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Localizing Radio Frequency Targets Using Reinforcement Learning

The BirdsEye project demonstrates the simulated tracking of radio frequency (RF) signals via reinforcement learning (RL) techniques implemented on low-fidelity sensors. This permits training and inference without the need for significant compute hardware such as graphical processing units (GPU). Instead, these methods can be run on low-cost, commercial-off-the-shelf technology, providing capabilities to applications in which low-cost sensors are paramount in deployment, or where more sensitive sensors do not function or cannot be installed due to the nature of the environment.

This repository is the official implementation of the work published here:

L. Tindall, Z. Hampel-Arias, J. Goldfrank, E. Mair and T. Q. Nguven, "Localizing Radio Frequency Targets Using Reinforcement Learning," 2021 IEEE International Symposium on Robotic and Sensors Environments (ROSE), 2021, pp. 1-7, doi: 10.1109/ROSE52750.2021.9611756.


BirdsEye has implemented two statistical methods which drive how the sensor adaptively tracks an observed target signal: Monte Carlo Tree Search (MCTS) and Deep Q-Learning (DQN). While each method has advantages over the other, neither requires heavy compute resources such as a GPU. The MCTS method performs a stochastic search and selection of the actions available to the sensor, identifying the decision which maximizes the return on localization rewards. The DQN method is a reinforcement learning algorithm which can adapt to large decision spaces using neural networks, with major public successes such as DeepMind’s AlphaGo.

Fig. 1: State estimation and motion planning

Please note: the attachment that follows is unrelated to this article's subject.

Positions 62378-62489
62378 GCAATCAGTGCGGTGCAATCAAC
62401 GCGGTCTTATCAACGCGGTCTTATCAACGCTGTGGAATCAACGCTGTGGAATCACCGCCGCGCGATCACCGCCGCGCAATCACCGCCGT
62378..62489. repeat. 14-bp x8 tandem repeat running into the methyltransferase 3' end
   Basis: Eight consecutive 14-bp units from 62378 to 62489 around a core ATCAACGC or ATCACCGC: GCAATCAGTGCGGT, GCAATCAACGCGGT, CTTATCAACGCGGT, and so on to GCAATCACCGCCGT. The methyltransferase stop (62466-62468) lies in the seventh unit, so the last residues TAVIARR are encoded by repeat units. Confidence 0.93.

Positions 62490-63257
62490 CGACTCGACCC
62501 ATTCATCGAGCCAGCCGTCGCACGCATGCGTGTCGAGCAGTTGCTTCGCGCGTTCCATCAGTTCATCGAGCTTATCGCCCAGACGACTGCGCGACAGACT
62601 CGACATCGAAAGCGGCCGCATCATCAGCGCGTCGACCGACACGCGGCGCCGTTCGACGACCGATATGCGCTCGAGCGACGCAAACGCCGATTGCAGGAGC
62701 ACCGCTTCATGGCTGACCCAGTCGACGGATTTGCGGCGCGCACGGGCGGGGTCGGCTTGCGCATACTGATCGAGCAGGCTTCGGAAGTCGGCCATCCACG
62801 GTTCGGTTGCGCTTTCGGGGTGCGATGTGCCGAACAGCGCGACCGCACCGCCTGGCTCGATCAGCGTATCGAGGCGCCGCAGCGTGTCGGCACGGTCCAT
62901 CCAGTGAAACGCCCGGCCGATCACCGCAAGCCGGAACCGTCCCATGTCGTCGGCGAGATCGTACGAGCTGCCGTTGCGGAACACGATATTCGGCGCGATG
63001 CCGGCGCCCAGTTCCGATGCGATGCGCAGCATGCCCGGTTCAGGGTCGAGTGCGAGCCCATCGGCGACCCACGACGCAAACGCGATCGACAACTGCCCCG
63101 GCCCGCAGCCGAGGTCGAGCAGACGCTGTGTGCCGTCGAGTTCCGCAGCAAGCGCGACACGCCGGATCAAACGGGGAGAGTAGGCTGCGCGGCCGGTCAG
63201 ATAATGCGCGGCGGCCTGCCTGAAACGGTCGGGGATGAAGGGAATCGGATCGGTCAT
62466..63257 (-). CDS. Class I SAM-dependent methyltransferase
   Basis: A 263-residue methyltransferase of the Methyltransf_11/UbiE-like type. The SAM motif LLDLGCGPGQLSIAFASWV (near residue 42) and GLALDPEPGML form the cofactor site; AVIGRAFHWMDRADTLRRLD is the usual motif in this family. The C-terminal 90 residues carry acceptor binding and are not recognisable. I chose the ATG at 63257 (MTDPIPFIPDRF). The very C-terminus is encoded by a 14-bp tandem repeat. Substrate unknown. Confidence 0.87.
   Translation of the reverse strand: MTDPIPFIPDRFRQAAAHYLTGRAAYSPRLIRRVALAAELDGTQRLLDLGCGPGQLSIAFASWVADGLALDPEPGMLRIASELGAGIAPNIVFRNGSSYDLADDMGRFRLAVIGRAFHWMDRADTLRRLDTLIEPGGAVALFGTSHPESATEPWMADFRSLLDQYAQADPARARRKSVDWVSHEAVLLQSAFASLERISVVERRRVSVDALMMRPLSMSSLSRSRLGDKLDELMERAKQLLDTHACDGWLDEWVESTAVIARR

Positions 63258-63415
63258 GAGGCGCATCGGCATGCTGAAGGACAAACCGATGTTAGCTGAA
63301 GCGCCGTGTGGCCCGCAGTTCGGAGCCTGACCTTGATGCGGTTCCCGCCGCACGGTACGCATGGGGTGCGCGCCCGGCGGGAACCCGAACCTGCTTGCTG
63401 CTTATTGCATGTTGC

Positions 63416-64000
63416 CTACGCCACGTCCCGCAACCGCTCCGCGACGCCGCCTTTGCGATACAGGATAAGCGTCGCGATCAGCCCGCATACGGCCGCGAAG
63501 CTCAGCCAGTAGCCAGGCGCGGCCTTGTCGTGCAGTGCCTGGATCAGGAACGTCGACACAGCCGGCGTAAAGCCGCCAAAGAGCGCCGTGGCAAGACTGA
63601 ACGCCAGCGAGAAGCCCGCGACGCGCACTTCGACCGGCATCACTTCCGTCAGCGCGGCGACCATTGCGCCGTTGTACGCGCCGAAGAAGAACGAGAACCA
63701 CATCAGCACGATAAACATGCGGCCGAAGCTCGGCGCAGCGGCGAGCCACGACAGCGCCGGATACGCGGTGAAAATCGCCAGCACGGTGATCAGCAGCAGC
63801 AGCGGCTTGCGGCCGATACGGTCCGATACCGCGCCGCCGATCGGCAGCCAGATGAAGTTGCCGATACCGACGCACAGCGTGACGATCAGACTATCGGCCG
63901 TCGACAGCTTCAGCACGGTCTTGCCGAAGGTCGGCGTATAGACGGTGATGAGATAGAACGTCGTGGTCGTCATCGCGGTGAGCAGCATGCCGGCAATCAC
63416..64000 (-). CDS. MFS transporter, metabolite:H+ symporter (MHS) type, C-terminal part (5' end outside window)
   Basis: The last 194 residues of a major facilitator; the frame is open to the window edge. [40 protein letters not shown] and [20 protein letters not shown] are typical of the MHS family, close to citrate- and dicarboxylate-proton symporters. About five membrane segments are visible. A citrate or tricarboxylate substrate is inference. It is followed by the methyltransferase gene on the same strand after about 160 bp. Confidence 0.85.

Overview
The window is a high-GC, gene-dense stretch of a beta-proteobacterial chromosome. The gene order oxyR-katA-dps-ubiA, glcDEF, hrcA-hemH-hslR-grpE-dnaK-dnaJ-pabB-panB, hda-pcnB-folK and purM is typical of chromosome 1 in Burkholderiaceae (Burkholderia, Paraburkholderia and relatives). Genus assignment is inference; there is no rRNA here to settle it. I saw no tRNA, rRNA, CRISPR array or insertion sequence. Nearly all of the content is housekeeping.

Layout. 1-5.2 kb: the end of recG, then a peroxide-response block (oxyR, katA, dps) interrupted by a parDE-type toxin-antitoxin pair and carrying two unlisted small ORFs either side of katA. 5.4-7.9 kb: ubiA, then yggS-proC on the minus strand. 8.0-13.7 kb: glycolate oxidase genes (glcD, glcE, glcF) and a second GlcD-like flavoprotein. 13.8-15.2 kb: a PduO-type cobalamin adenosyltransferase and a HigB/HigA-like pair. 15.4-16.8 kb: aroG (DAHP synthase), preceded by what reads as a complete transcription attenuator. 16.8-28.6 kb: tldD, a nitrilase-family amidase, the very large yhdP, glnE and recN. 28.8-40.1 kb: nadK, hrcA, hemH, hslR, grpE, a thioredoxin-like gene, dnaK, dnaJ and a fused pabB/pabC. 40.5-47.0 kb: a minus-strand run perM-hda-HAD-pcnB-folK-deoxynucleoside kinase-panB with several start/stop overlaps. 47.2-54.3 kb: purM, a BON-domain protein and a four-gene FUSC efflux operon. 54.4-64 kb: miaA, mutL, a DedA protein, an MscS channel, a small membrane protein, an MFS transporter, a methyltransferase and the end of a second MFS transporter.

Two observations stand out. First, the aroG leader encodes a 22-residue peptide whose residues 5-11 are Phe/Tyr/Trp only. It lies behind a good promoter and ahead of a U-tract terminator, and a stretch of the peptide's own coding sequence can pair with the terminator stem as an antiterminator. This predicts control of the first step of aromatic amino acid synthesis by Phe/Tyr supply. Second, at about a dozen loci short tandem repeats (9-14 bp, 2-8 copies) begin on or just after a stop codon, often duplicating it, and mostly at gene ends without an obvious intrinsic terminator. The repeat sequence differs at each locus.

Fig. 2: Deep Q-Network architecture for motion planning


  1. Usage
  2. Configurations
  3. Examples
  4. Results
  5. Descriptions

1. Usage


pip install -r requirements.txt

To run on command line

$ python -h
usage: [-h] -c FILE [-b]

optional arguments:
  -h, --help            show this help message and exit
  -c FILE, --config FILE
                        Specify a configuration file
  -b, --batch           Perform batch run

To run using a Docker container

First install Docker with GPU support. Instructions here.

A Docker file has also been provided for ease of use. To run with Docker, execute the following commands:

> docker build -t birds_eye .
> docker run -it --gpus all birds_eye -c {config.yaml}

In order to streamline this process a Makefile has been provided as a shorthand.

> make run_mcts
> make run_dqn
> make run_batch

Accepted make values are: run_mcts, run_dqn, run_batch, build

If you don't have or want to use GPUs you can preface the make command with GPUS= like so:

> GPUS= make run_mcts

2. Configurations

Running experiments requires a set of configurations variables which specify settings for the envrionment and motion planning method. See Configurations Documentation for more information.

3. Examples

Run with Monte Carlo Tree Search policy

$ python -c configs/mcts.yaml

Run with Deep Q-Network policy

$ python -c configs/dqn.yaml

4. Results

The results of the experiments will be stored in the ./runs directory. Log files are created which store the configurations for each experiment along with metrics and state information per time step. For a detailed guide and visualizations please see results user guide notebook: results_guide.ipynb.

Fig. 3: Localization results (distance between mean belief and actual target location)

Fig. 4: Inference times and speed comparison

5. Descriptions

All code for training and evaluation in simulation is contained in the birdseye directory. The birdseye directory contains some important base classes which can be extended to offer customizability to a specific use case. We provide a few subclasses to get started.


The Sensor class defines the observation model for the simulated sensor. Users must define methods for sampling an observation given a state and for determining the likelihood of an observation given a state. We have provided example subclasses for an omni-directional signal strength setup and a bearing based directional setup.


The Actions class defines the action space for the sensor. For computational simplicity, actions are discretized.


The State class includes methods for updating the state variables of the environment. This includes states for both the sensor and target. Motion dynamics and reward functions are defined within this class. We have included example reward functions based on an entropy/collision tradeoff as well as a range based reward.


The RFEnv class is a Gym-like class for controlling the entire pipeline of the simulation.